Urge Incontinence

Urge Incontinence

With urge incontinence, you may or may not have pelvic-floor muscle weakness or pelvic muscle tension or spasm.

Functional Incontinence

In functional incontinence, the cause isn't related directly to the bladder or pelvic-floor muscles:

  • Joint pain or muscle weakness that cause you to move with difficulty
  • Confusion, dementia, or delirium
  • Environmental barriers, such as the bathroom being too far away, the use of a walker that slows you down, or too many obstacles that you have to walk around to get to the bathroom
  • Psychological problems such as depression or anger

You can also have an "overactive bladder" where your bladder empties frequently throughout the day (more than every 3 or 4 hours during the day) or makes you get up more than once to urinate at night. There is a variety of causes, such as sensitivities to certain foods or beverages.

How Is It Diagnosed?

Your physical therapist will perform an examination to identify the causes of your urinary incontinence. Your therapist also will determine whether you should be referred to a physician for additional tests.

How Can a Physical Therapist Help?

Based on the evaluation results, your physical therapist will individualize treatments to strengthen your pelvic-floor muscles and improve their function. Your physical therapist can help you:

  • Gain control over your symptoms.
  • Reduce the need for pads and special undergarments, incontinence medications, and possibly surgery.

 

Strengthen Your Muscles and Make Them Work Better for You

Your physical therapist will show you how to "find" the right muscles and use them correctly. Using pelvic-floor exercises, the therapist will help you strength those muscles so that you can better control your bladder.

Your physical therapist will:

  • Show you how to "find" the right muscles and use them correctly.
  • Use pelvic-floor exercises to help you strengthen your muscles so that you can better control your bladder. Pelvic-floor exercises include "kegels," in which you gently squeeze the sphincter muscles and squeeze the buttocks, thighs, and stomach muscles.
  • Instruct you in exercises to stretch and strengthen other important muscles, so that they can support proper bladder function.

Depending on your symptoms and level of discomfort, your physical therapist may decide to use biofeedback to make you aware of how your pelvic-floor muscles work and how you can control them better. Electrodes attached vaginally or rectally will provide measurements of muscle activity and display them on a monitor, and the therapist will work with you to help you understand and change those readings. The therapist also may use electrical stimulation to improve your awareness of your muscles and increase muscle strength.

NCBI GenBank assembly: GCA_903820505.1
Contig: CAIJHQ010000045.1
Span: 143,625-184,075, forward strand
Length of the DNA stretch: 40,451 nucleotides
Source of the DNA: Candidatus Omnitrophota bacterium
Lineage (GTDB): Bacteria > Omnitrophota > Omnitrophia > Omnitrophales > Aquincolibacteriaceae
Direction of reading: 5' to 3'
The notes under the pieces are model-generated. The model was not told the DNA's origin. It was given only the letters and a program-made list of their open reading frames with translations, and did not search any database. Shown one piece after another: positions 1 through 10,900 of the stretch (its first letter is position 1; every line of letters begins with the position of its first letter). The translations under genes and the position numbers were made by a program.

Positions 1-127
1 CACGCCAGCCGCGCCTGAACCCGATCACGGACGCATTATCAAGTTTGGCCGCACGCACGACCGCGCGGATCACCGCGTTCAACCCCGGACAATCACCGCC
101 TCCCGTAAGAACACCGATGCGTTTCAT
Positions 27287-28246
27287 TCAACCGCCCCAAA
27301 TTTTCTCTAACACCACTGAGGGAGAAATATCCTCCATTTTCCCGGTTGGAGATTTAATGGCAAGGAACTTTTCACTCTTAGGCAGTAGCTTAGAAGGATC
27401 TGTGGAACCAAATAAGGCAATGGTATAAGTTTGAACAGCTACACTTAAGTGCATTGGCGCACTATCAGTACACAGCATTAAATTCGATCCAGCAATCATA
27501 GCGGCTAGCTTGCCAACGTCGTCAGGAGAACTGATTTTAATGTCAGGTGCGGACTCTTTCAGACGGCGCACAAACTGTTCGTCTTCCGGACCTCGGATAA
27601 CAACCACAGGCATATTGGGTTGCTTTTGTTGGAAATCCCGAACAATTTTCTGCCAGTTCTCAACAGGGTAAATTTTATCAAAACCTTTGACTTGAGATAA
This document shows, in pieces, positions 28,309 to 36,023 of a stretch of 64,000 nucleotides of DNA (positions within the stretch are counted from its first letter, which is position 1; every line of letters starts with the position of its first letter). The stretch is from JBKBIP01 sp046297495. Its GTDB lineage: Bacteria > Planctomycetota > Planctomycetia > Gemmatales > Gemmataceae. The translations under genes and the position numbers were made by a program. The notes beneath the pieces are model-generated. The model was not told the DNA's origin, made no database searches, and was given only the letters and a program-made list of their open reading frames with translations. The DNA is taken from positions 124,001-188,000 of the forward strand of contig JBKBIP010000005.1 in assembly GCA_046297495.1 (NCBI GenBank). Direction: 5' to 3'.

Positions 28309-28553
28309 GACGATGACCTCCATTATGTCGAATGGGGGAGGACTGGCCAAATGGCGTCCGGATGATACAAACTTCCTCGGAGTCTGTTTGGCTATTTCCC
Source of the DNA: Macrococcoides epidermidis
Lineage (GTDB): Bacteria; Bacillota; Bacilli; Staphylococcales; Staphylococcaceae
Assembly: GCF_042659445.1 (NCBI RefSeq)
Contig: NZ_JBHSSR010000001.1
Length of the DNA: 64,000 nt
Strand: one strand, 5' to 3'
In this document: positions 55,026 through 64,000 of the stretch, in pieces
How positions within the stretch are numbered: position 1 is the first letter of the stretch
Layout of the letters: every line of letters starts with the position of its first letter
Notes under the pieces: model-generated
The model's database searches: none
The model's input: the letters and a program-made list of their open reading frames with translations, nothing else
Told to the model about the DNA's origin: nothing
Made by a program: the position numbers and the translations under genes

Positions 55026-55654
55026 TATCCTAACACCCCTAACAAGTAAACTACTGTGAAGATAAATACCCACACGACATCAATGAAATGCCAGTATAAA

Remember: Knowledge Is Power

Your physical therapist can provide information about:

  • Diet and nutrition to avoid food and drinks that may irritate the bladder.
  • Changing behaviors that make symptoms worse.
  • Ways to decrease urinary urge and frequency.

Further Reading

The American Physical Therapy Association (APTA) believes that consumers should have access to information that could help them make health care decisions and also prepare them for their visit with their health care provider.

The following articles provide some of the best scientific evidence about treatment of urinary incontinence. The articles report recent research and give an overview of the standards of practice for treatment both in the United States and internationally. The article titles are linked either to a PubMed abstract of the article or to free full text, so that you can read it or print out a copy to bring with you to your health care provider.

Borello-France D, Burgio KL, Goode PS, et al. Adherence to behavioral interventions for urge incontinence when combined with drug therapy adherence rates, barriers, and predictors. Phys Ther. 2010;90:1493–1505. Free Article

Borello-France DF, Downey PA, Zyczynski HM, Rause CR. Continence and quality-of-life outcomes 6 months following an intensive pelvic-floor muscle exercise program for female stress urinary incontinence: a randomized trial comparing low-and high-frequency maintenance exercise. Phys Ther. 2008;88:1545–1553. Free Article

Burgio KL, Goode PS, Urban DA, et al. Preoperative biofeedback assisted behavioral training to decrease post-prostatectomy incontinence: a randomized, controlled trial. J Urol. 2006;175:196–201.Article Summary on PubMed

Quartly E, Hallam T, Kilbreath S, Refshauge K. Strength and endurance of the pelvic floor muscles in continent women: an observational study. Physiotherapy. 2010;96:311–316. Article Summary on PubMed

Post from MoveFowardPT.com, the official consumer Web site of the American Physical Therapy Association, ©2014.

Comments are closed.